Andre Rieu, "Classical" Music, Entertainment, and Art

[caption id="" align="alignright" width="300" caption="Image via Wikipedia"]The image represents André Rieu in Atlantic City[/caption]

If you've ever been bored in front of the TV and have stumbled upon PBS, you've probably seen Andre Rieu perform with his 5o-or-so member orchestra. The Today Show did a special on him last week an replayed it this morning. I couldn't find it online, but plenty of his performances are on YouTube.

In short, the sequence talked about how Andre was raised in a musical family and his father was a classical conductor. I assume that they were referring to the genre, not necessarily the actual Classical period.

Supposedly, Andre didn't like the "stuffy" atmosphere that was present in the Classical music world and sought to fix that because "music is an emotion" and served a higher purpose. I suppose you could say that Andre felt as if the uppity sense of the Classical world and the fans of it ("that pop music is just too...catchy")was destroying the culture of the art and he desired to make it a fun experience. If you watch any of his performances on PBS, you'll know that there are all kinds of parts added to the "show" to make it entertaining.

That's the word I was hung up on.  Entertaining.

When I studied music, I came to understand it as a form of art; it was sometimes in attractive forms, sometimes not...but still art.  Often, because it is a form of art that many people are not as skilled at, musical performances of any degree bear a sense of entertainment.  I enjoy going to recitals of singers who are better than me because I am not as good as them-I can learn from their performance and interpretations.  At face value, that logic would hold for a non singer...because someone who doesn't sing well is by definition not as good as the performer meaning that they would find a degree of entertainment inside of the performance.

However, if you have been to a "Classical" performance (recital or otherwise) in recent years and you observe the audience, you'll do well to glean a few details that might lead to a better understanding:

  1. If it is not an incredibly popular artist or series, most of the crowd will be at least in their 60's.
  2. Those who are musicians will be there with eyes wide open and critiques flowing.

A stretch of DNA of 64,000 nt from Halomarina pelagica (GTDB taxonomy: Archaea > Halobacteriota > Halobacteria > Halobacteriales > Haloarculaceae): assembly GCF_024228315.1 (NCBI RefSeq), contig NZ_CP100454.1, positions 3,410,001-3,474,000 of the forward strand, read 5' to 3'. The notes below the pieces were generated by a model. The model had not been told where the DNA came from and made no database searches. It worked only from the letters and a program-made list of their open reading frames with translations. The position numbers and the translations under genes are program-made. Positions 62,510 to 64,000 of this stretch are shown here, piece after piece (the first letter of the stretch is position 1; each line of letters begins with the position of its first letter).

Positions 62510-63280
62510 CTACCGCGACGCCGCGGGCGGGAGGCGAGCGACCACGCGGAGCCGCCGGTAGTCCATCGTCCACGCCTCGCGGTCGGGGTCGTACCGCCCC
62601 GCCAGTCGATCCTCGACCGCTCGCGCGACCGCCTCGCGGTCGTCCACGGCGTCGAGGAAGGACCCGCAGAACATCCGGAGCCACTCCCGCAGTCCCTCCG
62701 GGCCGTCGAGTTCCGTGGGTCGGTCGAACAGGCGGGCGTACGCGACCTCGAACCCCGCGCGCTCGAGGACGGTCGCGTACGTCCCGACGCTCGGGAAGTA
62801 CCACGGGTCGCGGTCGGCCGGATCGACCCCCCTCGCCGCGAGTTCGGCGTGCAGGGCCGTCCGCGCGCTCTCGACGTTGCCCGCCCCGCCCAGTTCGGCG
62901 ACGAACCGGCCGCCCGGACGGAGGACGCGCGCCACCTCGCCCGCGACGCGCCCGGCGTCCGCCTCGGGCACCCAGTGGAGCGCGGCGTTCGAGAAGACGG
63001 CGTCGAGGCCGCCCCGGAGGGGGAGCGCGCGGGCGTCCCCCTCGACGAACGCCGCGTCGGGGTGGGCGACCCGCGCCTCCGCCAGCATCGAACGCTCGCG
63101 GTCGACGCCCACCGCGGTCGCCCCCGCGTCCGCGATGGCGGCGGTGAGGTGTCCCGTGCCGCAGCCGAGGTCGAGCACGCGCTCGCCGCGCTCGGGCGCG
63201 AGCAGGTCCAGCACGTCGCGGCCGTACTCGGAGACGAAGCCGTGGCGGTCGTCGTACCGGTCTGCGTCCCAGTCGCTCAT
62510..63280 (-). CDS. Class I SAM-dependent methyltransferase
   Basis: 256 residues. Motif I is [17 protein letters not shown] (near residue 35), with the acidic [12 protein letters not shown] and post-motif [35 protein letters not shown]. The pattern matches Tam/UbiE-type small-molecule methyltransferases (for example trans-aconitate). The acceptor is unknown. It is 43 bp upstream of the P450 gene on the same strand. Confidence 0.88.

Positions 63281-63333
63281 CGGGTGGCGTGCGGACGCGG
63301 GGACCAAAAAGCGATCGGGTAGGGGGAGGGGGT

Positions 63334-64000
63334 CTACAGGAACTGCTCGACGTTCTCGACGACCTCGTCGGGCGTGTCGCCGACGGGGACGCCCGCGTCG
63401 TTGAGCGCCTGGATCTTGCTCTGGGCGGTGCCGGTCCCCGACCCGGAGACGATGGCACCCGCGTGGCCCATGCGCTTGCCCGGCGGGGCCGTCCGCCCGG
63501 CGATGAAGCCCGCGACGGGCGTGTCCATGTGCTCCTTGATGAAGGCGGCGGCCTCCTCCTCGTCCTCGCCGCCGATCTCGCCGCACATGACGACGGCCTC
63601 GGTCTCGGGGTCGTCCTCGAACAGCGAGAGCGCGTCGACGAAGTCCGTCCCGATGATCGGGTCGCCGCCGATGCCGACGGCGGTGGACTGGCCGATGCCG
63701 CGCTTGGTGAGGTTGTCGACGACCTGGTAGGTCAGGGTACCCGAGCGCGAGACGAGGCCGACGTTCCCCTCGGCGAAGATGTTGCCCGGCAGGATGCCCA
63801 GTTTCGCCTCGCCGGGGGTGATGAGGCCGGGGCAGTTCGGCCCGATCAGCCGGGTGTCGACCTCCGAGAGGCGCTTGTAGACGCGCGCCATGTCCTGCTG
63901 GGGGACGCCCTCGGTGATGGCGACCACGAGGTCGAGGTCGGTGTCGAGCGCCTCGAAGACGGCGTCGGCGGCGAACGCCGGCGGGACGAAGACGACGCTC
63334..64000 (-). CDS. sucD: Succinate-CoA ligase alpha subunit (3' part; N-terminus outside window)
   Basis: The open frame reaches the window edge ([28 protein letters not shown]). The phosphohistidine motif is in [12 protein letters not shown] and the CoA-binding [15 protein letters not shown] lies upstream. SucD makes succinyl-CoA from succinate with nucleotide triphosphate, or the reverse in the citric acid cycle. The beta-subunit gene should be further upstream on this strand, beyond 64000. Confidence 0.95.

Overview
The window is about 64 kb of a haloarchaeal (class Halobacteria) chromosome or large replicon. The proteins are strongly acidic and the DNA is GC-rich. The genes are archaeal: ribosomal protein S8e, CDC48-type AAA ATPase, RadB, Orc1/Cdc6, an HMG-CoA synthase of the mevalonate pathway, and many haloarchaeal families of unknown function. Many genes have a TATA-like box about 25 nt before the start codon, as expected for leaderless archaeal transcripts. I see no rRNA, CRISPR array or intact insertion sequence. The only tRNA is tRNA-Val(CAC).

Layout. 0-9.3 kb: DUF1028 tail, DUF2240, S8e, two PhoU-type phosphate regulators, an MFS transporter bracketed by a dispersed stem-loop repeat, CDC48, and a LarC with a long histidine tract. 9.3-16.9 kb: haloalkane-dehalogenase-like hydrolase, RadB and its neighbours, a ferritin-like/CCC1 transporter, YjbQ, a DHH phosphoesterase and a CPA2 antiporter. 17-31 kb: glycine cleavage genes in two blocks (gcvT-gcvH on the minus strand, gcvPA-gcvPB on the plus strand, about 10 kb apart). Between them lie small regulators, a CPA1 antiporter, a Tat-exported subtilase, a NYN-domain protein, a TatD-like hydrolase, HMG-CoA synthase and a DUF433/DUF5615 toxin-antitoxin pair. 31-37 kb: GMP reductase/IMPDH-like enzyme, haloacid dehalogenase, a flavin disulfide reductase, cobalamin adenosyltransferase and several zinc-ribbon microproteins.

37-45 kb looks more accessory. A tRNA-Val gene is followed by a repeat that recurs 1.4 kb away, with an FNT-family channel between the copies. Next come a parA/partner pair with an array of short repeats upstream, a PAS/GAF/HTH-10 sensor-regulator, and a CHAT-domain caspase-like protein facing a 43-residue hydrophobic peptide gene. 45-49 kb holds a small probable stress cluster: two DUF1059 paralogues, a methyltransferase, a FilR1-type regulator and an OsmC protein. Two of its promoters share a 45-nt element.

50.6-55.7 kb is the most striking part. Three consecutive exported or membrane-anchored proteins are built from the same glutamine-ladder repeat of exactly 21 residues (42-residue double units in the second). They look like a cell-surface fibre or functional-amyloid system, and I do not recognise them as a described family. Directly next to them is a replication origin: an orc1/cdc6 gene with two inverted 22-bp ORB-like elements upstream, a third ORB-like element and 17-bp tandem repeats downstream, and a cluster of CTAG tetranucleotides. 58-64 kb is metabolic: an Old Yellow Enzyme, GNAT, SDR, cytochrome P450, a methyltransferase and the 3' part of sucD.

3. Those who aren't either a)Seniors or b)Musicians will be a few winks away from sleep.

Obviously these are generalized statements and will in no way hold true across every performance, but do have a ring of truth to them.

The logic from above just doesn't work. I've noticed it in the declining ticket sales of the Fine Arts Series in Branscomb Auditorium at Florida Southern. I've noticed it in conversations with others.  I've noticed it in observing performances and the audiences of them. Perhaps you have too.

I think the key is that a musician (or one who sympathizes...I know the broad statements seem a bit utopian-don't be offended) has a bit of a higher understanding about the composition, about the technique, and about the practice of performance.  This knowledge stimulates some sort of intellect that seeks to learn more. That learning is entertainment. It is enjoyable and will keep one who is intrigued by those thoughts on the edge of their seat at every phrase and breath.

But that's not the typical world. Most people don't understand. And because their idea of "good music" hinges around the backbeat and clever rhyming of words...this type of art is no longer as "entertaining" as it once was.

In the Baroque and Classical eras, music wasn't the "stuffy" thing we think about as now. It was meant for dancing.  It was meant as background music. It was meant for parties. It was an art form, but entertained as well. It was all they knew. Gradually, over time, this shifted. What would have been considered "catchy" melodies in Bach's time were replaced by "catchy" melodies in Beatles' music. Sure, people went to Beatles concerts, but as recordings were easier and easier to come by, people played that music at parties. Even now, you cannot walk into a club or bar where music isn't playing.

The interesting thing about Andre Rieu is that he appears to have caught it.  He seems to understand this disconnect between the art of years ago and the culture of today. In making it funny and adding showmanship he has made it "entertaining". He is incredibly popular.

What was funny about the Today show piece this morning is that they spoke about how the "Classical" world has turned their nose at Andre Rieu's efforts. They say it cheapens the art.

I try to be a little more positive. I think it brings an awareness back to a culture that forgot.

It probably only "cheapens" the art because our culture has been..."cheapened". The music on the radio today is much more simplistic than even Beatles songs. And The Beatles were known for having A LOT of catchy music (I mean, just compare their stuff to Dylan and you'll understand). But Andre Rieu is taking a form of art and entertainment that he enjoys and bringing it back to the masses in a way that will get everyone's attention. I don't think it can be considered "cheap" if it is referring back to the art of old.

Better yet: his main crowd...Seniors.

I guess I'm saying this: Artists tend to want to bring attention to the art that they view as "sacred". That's fine. But in the end it was just a creation by a human. Talented, brilliant, genius humans are born everyday.  Let's celebrate the past and the thoughts and art forms of old.  But let's also recognize innovation.  Let's call what is good good and what is bad bad.

And finally, let's all get over ourselves just a little bit.